13 July 2004

Nigeria: U.S. Offers Military Help to Protect Offshore Oil

Abuja — The United States, keen to develop new sources of oil supply outside the Middle East, has offered to help Nigeria protect the flow of oil in the Gulf of Guinea and combat terrorist attacks on the oil industry, officials said.

The Gulf of Guinea, stretching from Liberia in the west to Angola in the south, currently provides about 15 percent of U.S. oil supplies. That share is expected to grow to 25 percent by 2015, according to a recent report commissioned for the U.S. Congress.

The deputy commander of the U.S. European Command, General Charles Wald, met Nigeria's Defence Minister Roland Oritsejafor and military chiefs in the capital Abuja on Monday. They discussed how the United States could help Nigeria, West Africa's regional superpower and largest oil producer, to improve security for the oil industry throughout the region.

“We talked with Nigerian military leaders about having a way that we could cooperate together in monitoring the waters of the Gulf of Guinea,” Wald told reporters afterwards although he gave no further details.

The British publication Jane's Defence Weekly reported earlier this year that Washington wanted to relaunch the African Coastal Security Programme to improve the capability of the navies and coastguard services of African governments and combat piracy.

It quoted US military officials as saying that in return, America would like to have access to rudimentary bases for military training and operations in the event of crisis.

Nigeria is Africa’s most populous country with 126 million people and is also the continent’s biggest oil exporter, ranking seventh in global terms. Nearly two-thirds of Nigeria's entire oil production of about 2.5 million barrels per day goes to the United States.

However, organised gangs steal about 10 percent of Nigeria's output and export it illegally. Frequent clashes involving ethnic militias and the security forces in the oil producing Niger Delta region have disrupted production. Foreign oil companies have often found themselves directly targeted.

Their employees have often been taken hostage and last April seven people, including two U.S. oil workers, were killed during an attack by militants on a boat belonging to oil firm ChevronTexaco.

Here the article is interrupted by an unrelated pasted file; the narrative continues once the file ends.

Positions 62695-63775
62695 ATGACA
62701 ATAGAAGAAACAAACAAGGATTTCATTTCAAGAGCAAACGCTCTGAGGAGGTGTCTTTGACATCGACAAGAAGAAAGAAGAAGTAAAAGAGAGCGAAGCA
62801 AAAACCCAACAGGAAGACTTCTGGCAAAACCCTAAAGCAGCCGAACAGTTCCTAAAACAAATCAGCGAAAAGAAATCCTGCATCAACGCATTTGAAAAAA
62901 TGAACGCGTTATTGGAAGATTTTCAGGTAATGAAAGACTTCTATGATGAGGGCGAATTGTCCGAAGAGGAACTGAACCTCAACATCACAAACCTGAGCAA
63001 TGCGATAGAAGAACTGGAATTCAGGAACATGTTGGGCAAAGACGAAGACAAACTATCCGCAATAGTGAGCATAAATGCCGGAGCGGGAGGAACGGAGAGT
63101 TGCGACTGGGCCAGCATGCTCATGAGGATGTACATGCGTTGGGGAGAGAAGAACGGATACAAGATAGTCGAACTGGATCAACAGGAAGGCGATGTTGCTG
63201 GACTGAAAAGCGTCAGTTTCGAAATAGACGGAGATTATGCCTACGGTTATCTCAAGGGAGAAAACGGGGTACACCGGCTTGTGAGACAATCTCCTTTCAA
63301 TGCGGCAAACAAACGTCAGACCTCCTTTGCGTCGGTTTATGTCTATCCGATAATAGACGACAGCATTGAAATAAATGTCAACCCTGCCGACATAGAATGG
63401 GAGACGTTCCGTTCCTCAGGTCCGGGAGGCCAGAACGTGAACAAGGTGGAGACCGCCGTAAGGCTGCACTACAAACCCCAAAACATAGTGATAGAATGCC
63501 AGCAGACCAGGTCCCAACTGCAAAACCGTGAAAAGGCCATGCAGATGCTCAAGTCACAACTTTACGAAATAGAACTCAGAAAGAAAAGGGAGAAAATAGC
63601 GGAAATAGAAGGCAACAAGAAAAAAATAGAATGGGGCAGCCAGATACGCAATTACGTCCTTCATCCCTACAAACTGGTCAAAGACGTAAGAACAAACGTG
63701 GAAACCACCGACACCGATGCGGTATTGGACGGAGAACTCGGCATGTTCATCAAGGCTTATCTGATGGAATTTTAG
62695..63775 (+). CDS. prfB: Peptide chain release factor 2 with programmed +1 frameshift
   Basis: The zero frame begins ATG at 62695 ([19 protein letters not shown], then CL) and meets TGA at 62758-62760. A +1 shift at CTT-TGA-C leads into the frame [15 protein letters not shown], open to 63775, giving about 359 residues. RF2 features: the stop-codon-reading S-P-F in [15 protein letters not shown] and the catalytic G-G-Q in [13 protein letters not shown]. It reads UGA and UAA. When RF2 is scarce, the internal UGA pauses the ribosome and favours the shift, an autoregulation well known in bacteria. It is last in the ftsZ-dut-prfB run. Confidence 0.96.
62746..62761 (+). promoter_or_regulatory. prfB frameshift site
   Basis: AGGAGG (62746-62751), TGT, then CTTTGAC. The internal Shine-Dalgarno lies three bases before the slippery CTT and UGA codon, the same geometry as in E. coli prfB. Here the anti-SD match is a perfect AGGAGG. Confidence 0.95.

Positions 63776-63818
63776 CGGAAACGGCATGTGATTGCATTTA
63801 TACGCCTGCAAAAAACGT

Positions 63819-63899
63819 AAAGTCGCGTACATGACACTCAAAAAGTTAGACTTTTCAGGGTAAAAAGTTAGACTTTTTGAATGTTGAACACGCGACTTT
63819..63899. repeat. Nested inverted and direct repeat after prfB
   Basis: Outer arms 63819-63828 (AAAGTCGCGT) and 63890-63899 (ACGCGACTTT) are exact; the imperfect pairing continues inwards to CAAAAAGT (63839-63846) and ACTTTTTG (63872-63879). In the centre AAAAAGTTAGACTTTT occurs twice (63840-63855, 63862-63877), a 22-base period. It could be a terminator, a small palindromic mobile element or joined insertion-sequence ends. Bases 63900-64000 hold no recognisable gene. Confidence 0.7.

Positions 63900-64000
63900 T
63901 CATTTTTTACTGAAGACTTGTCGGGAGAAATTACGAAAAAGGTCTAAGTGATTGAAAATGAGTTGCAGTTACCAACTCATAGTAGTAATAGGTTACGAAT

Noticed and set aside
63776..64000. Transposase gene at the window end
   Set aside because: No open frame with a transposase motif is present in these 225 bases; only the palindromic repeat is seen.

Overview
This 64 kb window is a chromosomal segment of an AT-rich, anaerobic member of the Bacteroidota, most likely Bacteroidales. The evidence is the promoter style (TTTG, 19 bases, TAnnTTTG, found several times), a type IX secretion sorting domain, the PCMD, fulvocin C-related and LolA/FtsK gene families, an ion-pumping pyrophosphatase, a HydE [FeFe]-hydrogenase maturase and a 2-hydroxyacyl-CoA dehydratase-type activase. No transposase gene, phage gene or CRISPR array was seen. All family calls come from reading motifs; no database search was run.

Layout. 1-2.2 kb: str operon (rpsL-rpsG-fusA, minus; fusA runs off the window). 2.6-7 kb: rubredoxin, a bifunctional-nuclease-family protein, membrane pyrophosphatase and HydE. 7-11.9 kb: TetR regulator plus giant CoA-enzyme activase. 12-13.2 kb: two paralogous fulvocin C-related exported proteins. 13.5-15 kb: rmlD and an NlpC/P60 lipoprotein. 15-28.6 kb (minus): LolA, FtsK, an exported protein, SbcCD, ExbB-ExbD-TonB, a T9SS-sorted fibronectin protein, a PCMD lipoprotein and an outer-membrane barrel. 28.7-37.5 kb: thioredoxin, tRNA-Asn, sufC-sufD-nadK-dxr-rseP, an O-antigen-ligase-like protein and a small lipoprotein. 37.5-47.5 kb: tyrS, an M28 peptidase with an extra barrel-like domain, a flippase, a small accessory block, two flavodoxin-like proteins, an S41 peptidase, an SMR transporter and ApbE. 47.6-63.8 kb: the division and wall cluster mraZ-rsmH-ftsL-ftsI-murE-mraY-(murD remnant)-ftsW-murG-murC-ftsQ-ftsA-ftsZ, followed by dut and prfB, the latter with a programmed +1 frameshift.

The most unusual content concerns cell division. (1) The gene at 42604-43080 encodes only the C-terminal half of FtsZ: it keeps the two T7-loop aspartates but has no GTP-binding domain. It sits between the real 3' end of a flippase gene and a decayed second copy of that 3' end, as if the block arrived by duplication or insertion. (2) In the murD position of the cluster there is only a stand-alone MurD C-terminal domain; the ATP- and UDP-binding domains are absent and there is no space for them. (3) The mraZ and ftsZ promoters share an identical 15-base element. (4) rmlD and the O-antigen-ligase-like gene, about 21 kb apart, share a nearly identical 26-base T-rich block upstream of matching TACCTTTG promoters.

Following his talks with General Wald, the Nigerian defence minister indicated the readiness of President Olusegun Obasanjo’s government to cooperate with Washington to improve security in the Gulf of Guinea, which contains about 10 percent of the world's known oil reserves.

“Where you have wealth, if you don't protect it, you are vulnerable to terrorism and illegal arms dealers and so you are not safe,” Oritsejafor said.

“So all countries who believe in global peace and stability must at one point come together and say no to evil. And that is the point we are gradually getting to,” he added.

Last month, news reports from Nigeria and the United States quoted diplomats and US government officials as saying that Washington planned to deploy a naval force led by an aircraft carrier in the Gulf of Guinea during the coming months to conduct exercises and raise the US military profile in the region.

Besides Nigeria, the other major oil-producing countries in the Gulf of Guinea are Angola, Equatorial Guinea, Congo-Brazzaville and Gabon. Landlocked Chad began exporting oil last year to an export terminal on the coast of Cameroon.

The small island state of Sao Tome and Principe is about to develop potentially huge offshore oilfields in conjunction with Nigeria and is attracting increasing interest from Washington.

Earlier this year, the United States agreed to finance feasibility studies for extending the runway of Sao Tome's international airport and building a deep water port on the island.

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